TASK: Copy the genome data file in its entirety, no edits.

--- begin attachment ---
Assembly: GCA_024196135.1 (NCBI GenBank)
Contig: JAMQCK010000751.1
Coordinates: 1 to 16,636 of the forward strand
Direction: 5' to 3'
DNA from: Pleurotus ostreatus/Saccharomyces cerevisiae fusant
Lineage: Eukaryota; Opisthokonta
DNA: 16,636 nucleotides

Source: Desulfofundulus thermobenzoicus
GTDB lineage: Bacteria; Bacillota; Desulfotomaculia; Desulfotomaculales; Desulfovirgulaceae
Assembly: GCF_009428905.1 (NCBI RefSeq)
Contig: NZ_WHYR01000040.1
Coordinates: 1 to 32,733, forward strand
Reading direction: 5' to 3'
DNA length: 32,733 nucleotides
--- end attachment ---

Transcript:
Assembly: GCA_024196135.1 (NCBI GenBank)
Contig: JAMQCK010000751.1
Coordinates: 1 to 16,636 of the forward strand
Direction: 5' to 3'
DNA from: Pleurotus ostreatus/Saccharomyces cerevisiae fusant
Lineage: Eukaryota; Opisthokonta
DNA: 16,636 nucleotides

Source: Desulfofundulus thermobenzoicus
GTDB lineage: Bacteria; Bacillota; Desulfotomaculia; Desulfotomaculales; Desulfovirgulaceae
Assembly: GCF_009428905.1 (NCBI RefSeq)
Contig: NZ_WHYR01000040.1
Coordinates: 1 to 32,733, forward strand
Reading direction: 5' to 3'
DNA length: 32,733 nucleotides